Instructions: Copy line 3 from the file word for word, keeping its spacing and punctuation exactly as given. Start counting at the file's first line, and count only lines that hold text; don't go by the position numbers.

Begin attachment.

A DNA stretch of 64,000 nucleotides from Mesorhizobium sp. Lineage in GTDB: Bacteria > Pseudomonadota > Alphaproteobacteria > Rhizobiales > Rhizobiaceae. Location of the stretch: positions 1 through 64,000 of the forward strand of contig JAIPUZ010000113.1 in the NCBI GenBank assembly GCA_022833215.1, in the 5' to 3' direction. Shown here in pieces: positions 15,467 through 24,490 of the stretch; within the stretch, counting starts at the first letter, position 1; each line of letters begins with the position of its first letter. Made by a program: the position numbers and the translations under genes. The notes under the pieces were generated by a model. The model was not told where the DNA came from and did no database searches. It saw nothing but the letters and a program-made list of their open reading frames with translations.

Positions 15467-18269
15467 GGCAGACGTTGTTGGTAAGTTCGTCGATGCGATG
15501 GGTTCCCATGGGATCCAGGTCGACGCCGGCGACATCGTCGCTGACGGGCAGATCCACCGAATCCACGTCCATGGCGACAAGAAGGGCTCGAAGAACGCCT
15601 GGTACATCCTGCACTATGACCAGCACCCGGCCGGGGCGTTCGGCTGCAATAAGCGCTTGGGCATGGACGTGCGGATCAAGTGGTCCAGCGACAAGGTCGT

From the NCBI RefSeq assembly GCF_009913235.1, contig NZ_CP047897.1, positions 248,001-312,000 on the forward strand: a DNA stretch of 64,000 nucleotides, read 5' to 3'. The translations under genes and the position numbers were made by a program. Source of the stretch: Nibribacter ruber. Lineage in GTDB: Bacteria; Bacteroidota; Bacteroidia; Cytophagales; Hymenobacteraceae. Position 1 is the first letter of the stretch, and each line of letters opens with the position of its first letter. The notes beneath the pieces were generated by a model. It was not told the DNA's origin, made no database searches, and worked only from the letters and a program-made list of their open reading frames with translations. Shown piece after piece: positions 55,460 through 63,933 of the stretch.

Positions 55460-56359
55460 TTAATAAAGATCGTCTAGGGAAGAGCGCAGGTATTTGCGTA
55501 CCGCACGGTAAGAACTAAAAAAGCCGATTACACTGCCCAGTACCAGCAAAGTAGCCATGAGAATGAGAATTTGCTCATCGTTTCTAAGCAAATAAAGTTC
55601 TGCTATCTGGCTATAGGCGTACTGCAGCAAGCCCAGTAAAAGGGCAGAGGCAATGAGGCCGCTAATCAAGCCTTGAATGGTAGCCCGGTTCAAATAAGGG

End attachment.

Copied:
15467 GGCAGACGTTGTTGGTAAGTTCGTCGATGCGATG